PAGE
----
In our opinion: Report puts taxes in perspective, should inform debate over tax rates and government spending
Taxes matter. That ought to be self-evident, especially on a day like today, when the entire nation faces a deadline for filing income tax returns. But some of the folks involved in budget talks in Washington don't seem to fully understand the concept.
Last weeks' economic reports ought to have driven the matter home. Retail sales and consumer confidence are falling. As the Reuters news agency put it, this was "a sign that tax hikes early this year stole momentum from the economy."
Those hikes came primarily in the payroll tax that funds Social Security. They were, in fact, a reinstating of the tax level that existed before Washington temporarily reduced them in order to help struggling workers deal with the effects of the great recession. But their effect on consumer spending and confidence is a good sign the economy is still shaky. Other tax hikes on the wealthiest Americans may not have affected consumer spending as much, but it likely still had an impact, and it certainly affected job growth.
Sequestration, or the automatic budget cuts that came about as a result of Washington's inability to agree on real budgetary reform, also had an effect. This was widely anticipated ahead of time, but it is likely to be temporary — although the negative effects may accelerate for a time as the impact of the cuts is felt through job losses and reduced contracts.
Of interest as well today should be a report from the Tax Foundation, released late last week. It provides a detailed breakdown of federal income taxes in terms of who pays and what, if any, inequalities exist. The results may surprise many Americans.
The report said the United States has the most progressive tax burden of any industrialized nation. The wealthiest 10 percent of the nation pays a larger share of the income tax burden than similar earners in other nations, including France, Italy and Sweden. The opposite also is true. The poorest Americans have the lowest tax burden of any industrialized nation. Many Americans can expect to qualify today for a tax refund that exceeds the amount of taxes withheld from their paychecks during 2012. The report includes the example of a family of four earning $45,000 that could use standard deductions, the earned income tax credit and child tax credits to receive $637 more in return than their entire tax liability.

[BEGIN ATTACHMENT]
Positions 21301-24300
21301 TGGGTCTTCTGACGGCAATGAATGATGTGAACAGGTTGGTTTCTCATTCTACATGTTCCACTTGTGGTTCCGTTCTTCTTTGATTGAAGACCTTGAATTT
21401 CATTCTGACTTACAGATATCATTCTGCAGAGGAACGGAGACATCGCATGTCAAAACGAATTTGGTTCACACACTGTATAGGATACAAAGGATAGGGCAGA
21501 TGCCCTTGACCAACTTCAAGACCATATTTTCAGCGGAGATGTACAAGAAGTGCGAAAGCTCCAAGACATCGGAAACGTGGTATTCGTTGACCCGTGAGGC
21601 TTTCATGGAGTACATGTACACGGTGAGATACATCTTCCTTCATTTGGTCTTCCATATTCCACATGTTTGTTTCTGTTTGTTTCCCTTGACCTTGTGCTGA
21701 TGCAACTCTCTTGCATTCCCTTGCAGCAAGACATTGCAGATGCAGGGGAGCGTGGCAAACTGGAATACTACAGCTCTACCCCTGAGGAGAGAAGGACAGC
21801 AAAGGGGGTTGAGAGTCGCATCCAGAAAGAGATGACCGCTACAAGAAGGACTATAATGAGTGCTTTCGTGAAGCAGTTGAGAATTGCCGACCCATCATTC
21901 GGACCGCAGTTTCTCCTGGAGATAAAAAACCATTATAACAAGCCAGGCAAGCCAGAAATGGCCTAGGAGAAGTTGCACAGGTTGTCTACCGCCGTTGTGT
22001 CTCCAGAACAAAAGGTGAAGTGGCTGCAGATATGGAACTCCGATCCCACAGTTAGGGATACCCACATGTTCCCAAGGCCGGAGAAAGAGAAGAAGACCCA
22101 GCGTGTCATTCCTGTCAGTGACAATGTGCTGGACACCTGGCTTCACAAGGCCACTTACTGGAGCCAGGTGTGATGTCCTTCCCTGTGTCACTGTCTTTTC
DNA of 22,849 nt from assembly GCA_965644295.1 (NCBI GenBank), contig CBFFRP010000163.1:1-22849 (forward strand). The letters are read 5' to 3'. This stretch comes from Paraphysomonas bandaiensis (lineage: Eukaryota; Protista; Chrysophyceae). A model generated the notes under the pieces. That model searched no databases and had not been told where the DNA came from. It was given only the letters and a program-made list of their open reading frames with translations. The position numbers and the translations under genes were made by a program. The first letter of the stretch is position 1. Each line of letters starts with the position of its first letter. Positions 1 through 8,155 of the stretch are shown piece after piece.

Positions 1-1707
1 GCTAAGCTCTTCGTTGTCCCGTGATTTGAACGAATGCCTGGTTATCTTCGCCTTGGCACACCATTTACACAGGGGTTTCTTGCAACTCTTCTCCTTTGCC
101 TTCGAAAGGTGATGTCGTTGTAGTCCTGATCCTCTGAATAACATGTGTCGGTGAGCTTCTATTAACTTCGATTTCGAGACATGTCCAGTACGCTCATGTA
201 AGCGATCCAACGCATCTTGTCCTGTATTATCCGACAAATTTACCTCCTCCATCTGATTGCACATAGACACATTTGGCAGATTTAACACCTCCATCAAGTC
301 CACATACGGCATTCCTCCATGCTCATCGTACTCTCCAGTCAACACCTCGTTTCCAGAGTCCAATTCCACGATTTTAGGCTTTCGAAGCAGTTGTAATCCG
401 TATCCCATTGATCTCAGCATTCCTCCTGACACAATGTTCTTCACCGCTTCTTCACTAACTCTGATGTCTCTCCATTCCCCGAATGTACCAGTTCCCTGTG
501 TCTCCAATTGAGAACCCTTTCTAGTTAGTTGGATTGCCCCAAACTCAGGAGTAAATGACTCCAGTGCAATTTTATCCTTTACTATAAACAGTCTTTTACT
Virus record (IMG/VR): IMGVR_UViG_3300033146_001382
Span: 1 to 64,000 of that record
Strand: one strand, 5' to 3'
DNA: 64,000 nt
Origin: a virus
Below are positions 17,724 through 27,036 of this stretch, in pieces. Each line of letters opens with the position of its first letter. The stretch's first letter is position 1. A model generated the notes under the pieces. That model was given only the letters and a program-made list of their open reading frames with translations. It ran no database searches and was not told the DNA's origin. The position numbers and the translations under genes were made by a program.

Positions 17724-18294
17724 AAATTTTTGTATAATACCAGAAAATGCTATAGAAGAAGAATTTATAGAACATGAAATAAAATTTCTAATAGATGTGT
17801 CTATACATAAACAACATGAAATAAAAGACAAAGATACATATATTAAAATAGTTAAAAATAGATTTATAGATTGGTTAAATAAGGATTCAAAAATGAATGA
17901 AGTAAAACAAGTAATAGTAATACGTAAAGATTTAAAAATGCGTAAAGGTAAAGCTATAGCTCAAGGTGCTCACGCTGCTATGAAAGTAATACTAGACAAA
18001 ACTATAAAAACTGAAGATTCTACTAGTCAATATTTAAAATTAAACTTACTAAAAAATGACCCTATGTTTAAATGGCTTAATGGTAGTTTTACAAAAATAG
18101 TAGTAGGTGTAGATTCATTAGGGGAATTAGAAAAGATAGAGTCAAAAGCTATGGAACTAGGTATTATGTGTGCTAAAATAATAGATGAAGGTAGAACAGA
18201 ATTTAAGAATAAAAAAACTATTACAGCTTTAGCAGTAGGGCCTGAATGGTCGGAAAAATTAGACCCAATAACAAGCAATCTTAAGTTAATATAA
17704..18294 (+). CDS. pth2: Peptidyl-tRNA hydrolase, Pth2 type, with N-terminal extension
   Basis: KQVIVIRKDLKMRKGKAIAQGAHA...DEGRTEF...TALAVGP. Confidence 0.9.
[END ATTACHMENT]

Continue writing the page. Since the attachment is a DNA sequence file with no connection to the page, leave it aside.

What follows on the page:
In addition, the report found that the income tax system has grown more progressive over time. The much-publicized bottom 99 percent of taxpayers now pays on average less than 10 percent in income taxes, which is the lowest level since before the 1986 Tax Reform Act was passed.
The report raises questions about the wisdom of so many Americans being disconnected from the primary means of funding government. It is particularly disturbing in light of how all the money collected by the deadline today won't come close to meeting federal liabilities.
If nothing else, however, the report and the dismal economic picture released last week ought to inform the debate over whether the wealthy should be made to pay more or whether government should be cut. They also ought to inform discussions about tax reform, with an eye toward ways to create jobs and revive consumer spending.
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